Meet Them Where They Are

Acts 22:3-16

There’s an old adage that has always stayed with me from my days in sales. It said, “In a sales situation, what the buyer has to say in the sales call, has much more potential to influence the success or failure of the call, than what the seller has to say.”  In other words, sales success is more likely to occur when the seller asks good questions and then listens for the answers, rather than blindly launching into a sales pitch.

 

To be effective evangelizers, there is an element of it that closely resembles that of an effective salesperson.  Both are about building relationships. To be an effective evangelizer, our focus must always be on the other person. We need to meet them where they are.

 

I saw a commentary that reflected on the question posed by Jesus to Paul in the first reading: “Saul, Saul, why are you persecuting me?” That question prompted this thought: “Don’t you find it odd that these would be the first words from Jesus to Paul?”

 

One would think that a natural response from Jesus to Paul would have been to launch into a thunderous rebuke against Paul’s violent past. He could have commanded Paul to repent. He could have even tried to set him straight by employing one of his many parables.

But Jesus chose instead to ask Paul a probing question: Tell me, why are you doing this? In effect saying, what are you hoping to accomplish?

 

God makes use of questions in this manner in other places in the Scriptures. When speaking to Adam and Eve after they had eaten the forbidden fruit, God asked a number of questions: “Where are you? Who told you that you were naked? Have you eaten from the tree?”

We can remember Jesus on the road to Emmaus asking two disciples, “What are you looking for as you walk along?”

 

Of course, God knew the answers to these questions. He knew why Paul was persecuting him, but he chose a humble, other centered approach rather than a condemning, self-righteous, or condescending one. He invited these individuals to speak for themselves so that he could meet them where they were. By doing so, he allowed them to examine their actions and find for themselves the road to reconciliation with him. For the Good News to be meaningful to others, we must establish the connection between where they are right now and what is possible.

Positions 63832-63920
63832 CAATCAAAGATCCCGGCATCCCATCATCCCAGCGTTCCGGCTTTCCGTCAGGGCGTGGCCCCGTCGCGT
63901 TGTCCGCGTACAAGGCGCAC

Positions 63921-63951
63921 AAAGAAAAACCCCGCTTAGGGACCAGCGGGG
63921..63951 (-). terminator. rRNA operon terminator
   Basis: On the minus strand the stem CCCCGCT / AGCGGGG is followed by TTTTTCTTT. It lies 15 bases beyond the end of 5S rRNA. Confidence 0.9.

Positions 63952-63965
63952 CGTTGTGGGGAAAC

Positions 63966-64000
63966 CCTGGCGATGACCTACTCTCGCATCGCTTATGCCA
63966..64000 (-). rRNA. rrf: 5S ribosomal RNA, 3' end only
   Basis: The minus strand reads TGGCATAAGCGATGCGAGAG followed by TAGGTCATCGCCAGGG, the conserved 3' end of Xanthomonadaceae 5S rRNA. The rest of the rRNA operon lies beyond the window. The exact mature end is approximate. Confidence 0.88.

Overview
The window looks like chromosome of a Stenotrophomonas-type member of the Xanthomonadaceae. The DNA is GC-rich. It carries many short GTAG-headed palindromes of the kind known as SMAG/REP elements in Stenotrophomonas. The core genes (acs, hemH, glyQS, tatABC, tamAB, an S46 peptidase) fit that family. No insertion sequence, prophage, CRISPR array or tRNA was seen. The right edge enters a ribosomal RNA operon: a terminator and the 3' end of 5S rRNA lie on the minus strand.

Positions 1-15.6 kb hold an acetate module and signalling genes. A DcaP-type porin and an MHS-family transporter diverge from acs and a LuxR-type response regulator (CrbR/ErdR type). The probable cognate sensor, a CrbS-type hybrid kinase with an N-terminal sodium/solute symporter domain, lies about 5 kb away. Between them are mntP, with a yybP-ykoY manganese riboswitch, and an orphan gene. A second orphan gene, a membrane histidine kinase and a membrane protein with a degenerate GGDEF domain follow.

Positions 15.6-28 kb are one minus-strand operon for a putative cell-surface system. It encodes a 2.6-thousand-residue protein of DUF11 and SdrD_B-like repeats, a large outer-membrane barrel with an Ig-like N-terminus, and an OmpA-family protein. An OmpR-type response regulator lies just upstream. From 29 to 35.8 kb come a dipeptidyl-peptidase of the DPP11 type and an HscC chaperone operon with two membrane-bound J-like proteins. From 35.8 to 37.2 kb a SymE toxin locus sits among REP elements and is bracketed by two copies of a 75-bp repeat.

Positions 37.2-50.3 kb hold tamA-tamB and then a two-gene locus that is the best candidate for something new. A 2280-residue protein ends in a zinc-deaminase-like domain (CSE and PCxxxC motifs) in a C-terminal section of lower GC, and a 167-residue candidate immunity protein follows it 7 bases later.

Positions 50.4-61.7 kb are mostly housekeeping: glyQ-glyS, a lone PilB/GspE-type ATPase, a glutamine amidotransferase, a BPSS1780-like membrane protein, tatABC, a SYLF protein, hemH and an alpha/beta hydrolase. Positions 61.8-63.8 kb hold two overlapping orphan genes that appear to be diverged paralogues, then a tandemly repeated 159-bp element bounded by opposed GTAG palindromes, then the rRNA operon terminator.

Some have tended to equate evangelization with having all the right answers. They interpret telling the Good News as winning an argument or proving someone else wrong, through the power of God’s “truth.” 

 

I read a reflection from a devout young woman who confessed that this errant view of evangelization caused her to push more people away from the faith than brought them to it. Why? Because that view was born more out of her pride and lack of charity than it was out of love.

 

She said that the use of apologetics (we can define apologetics as a systematic argumentative discourse in defense of faith or religious doctrine), might remove an academic obstacle that stands between that person and God, but (as she said) “it rarely moves anyone closer to him”.

 

She says, “What I have found works best when evangelizing others is to really listen to where they are coming from. Not in order to prove them wrong, but rather to truly accept that person who is in front of you as a son or daughter of God, made in his image and likeness, and uniquely made to glorify his name. When we are able to do this, we can truly love them where they are at, in order to help them grow closer to God.”

 

It isn’t our job to convert anyone – we can’t. Only God’s grace, chosen through a free act of the other person’s choosing, can allow conversion to take place. We are only a limited instrument of the hand of God. We are called to love others and help them journey to the light.

 

Here’s a sampling some of the potential thought provoking questions that she thought might facilitate evangelization: How do you handle the rough parts of life? What keeps you up at night? What are you most passionate about? Tell me about the role faith had played in your family growing up, if any? What brings meaning to your life? In what ways do you feel like you think God has a plan for your life?

 

Of course these aren’t questions that we’d ask at the checkout line at the supermarket, but they are questions that we’d be inclined to ask of someone we cared about and had the time to hear their answers.

 

Evangelization is about sharing the Good News. But to do so, we need to show a genuine interest in others, to meet them where they are, we need to pray for them, we need to ask good, probing questions, and then listen for their answers before sharing our own experiences. And lastly, we need to model love for them, being an attractive witness to our faith by what we say and do. That’s what a disciple does!

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